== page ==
Disabilities Discrimination Act Guidelines
What you can specify
Recommendations and guidance for specifiers and installers
The DDA and requirements of part III requires the provider of services to the public to consider ‘reasonable adjustments’ to physical features that may make it difficult for disabled people to make use of their services. BS8300 is the BS standard, which contains guidance on the recommendations for door furniture in public buildings.
Document M is the building regulation containing building compliance for access and facilities for disabled people.
DDA Pull Handle Recommendations
The DDA and requirements of part III requires the provider of services to the public to consider ‘reasonable adjustments’ to physical features that may make it difficult for disabled people to make use of their services. In conjunction with the above act and the recommendations of guidance contained in BS8300 (2009), ASH Door Furniture & Entrance Specialists Ltd have made careful consideration of how to improve its own range of products in order to ensure that their use, wherever practical can meet the criteria contained in both publications.
It is important to note that the guidance for visually impaired people contained in BS8300, in particular the areas covering colour contrast and luminance are open to interpretation due to insufficient authorative information available for detailed guidance. However it is generally accepted that a ‘contrast’ between door colour and texture of its finish combined with handle luminance should be adopted, to enable a distinct identification to be made between the two surfaces. No data is available on the merits of any two distinct combinations recommended, so the choice of colours must be left to the individual when specifying their requirements using the criteria in the publication. ASH have in conjunction with various clients and users carried out their own studies to determine better, what combination would best be offered to assist the visually impaired. the general feeling was that a matt background (door surface) and a contrasting foreground (door handle) would perhaps offer the best combination. In considering this conclusion it is important to note that other governing factors must be taken into consideration when deciding on the type of materials used to form the door furniture.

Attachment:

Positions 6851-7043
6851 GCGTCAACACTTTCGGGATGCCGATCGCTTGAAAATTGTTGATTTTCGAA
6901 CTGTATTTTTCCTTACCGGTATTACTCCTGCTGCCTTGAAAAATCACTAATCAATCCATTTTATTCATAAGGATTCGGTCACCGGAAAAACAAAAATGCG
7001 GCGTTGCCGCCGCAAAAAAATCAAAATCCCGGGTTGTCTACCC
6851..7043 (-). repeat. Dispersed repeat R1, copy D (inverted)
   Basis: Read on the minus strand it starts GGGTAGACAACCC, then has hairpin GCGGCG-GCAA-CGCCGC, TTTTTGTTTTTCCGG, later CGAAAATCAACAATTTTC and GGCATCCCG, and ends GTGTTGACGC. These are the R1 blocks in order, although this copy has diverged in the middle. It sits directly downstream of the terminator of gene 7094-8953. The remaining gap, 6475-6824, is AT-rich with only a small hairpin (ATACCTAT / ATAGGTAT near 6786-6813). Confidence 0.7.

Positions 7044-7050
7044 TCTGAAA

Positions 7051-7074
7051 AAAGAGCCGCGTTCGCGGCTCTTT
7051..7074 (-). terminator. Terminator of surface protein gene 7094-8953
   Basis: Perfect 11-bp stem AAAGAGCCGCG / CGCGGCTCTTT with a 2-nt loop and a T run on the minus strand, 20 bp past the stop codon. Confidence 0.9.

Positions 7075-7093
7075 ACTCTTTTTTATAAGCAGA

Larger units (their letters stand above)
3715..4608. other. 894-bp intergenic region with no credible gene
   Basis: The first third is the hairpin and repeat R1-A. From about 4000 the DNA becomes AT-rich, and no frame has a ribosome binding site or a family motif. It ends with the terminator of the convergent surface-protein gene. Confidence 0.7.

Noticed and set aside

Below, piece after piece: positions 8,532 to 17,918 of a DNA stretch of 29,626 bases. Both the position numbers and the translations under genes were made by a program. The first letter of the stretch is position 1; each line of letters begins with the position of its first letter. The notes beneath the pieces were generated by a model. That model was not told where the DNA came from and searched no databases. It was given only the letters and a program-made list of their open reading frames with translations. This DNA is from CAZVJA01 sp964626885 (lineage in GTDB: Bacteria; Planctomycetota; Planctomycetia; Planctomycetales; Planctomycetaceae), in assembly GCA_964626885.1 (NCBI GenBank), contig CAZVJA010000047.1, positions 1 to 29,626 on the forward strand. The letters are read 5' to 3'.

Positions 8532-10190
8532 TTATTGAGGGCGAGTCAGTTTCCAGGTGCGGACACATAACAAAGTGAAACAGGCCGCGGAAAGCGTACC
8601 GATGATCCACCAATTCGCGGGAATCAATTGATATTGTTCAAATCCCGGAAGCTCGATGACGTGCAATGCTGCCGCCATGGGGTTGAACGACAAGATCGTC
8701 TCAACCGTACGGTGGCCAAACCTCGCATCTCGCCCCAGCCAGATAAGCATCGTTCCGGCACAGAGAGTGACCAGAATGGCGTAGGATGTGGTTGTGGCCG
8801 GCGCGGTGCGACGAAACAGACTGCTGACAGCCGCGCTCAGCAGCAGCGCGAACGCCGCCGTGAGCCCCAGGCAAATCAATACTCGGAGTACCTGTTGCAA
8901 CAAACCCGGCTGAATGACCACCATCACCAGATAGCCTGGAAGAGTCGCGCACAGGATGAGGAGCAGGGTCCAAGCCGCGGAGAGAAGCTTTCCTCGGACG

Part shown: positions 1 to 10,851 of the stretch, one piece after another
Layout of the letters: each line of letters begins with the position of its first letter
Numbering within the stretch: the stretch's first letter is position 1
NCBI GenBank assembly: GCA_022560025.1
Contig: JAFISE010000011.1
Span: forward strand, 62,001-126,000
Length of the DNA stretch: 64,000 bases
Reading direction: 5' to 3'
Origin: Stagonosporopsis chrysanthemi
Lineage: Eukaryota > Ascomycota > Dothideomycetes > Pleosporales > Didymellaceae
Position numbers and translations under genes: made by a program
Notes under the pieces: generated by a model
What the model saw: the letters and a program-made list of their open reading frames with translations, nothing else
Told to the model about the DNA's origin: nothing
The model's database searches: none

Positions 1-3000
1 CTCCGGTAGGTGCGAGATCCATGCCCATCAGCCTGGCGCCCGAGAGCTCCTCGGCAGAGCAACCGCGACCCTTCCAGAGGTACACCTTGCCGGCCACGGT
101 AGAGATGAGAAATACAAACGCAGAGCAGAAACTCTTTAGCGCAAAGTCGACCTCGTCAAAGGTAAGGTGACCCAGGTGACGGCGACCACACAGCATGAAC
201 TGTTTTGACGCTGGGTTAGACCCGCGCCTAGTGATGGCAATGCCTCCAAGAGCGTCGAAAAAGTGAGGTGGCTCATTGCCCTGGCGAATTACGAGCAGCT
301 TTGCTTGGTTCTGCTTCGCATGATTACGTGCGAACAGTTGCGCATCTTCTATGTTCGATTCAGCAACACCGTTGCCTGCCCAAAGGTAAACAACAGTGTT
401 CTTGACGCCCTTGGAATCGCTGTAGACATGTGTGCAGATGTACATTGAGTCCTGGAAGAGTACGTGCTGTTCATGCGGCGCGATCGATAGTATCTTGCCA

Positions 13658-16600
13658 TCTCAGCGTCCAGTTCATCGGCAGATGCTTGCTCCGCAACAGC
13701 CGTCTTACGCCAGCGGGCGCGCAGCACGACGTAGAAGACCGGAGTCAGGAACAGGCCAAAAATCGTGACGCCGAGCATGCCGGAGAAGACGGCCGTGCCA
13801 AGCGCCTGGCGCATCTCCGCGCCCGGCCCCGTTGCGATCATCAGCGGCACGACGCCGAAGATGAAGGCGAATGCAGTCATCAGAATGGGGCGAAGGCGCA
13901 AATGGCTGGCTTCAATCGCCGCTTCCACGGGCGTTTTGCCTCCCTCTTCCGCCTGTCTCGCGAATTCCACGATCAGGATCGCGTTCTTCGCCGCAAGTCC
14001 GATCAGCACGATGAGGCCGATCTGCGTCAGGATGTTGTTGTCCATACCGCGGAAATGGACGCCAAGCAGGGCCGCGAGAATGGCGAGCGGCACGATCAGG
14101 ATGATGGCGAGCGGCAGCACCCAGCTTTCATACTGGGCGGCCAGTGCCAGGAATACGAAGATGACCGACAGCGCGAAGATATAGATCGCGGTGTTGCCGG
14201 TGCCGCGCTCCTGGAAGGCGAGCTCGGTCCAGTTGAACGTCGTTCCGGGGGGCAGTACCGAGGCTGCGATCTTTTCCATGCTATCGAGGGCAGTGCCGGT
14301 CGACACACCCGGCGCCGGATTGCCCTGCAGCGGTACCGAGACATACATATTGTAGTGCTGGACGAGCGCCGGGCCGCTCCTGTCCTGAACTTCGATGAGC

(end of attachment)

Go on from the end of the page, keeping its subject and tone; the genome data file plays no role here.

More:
BS8300 also makes note that ‘external’ handles should be ‘warm to the touch’. In using this guide it is useful to note that there are varying differences between given materials and their properties of thermal conductivity and thermal diffusivity. Using data from test of the following materials as a guide can be taken from the results provided, it should be noted that the following tests were measures at a constant 20°C . Thermal conductivity is a property that describes the semi static situation, the temperature gradient is assumed to be constant. As soon as the temperature starts to change other parameters enter the equation. Thermal diffusivity is the ‘response’ time of a material measured in m2/s.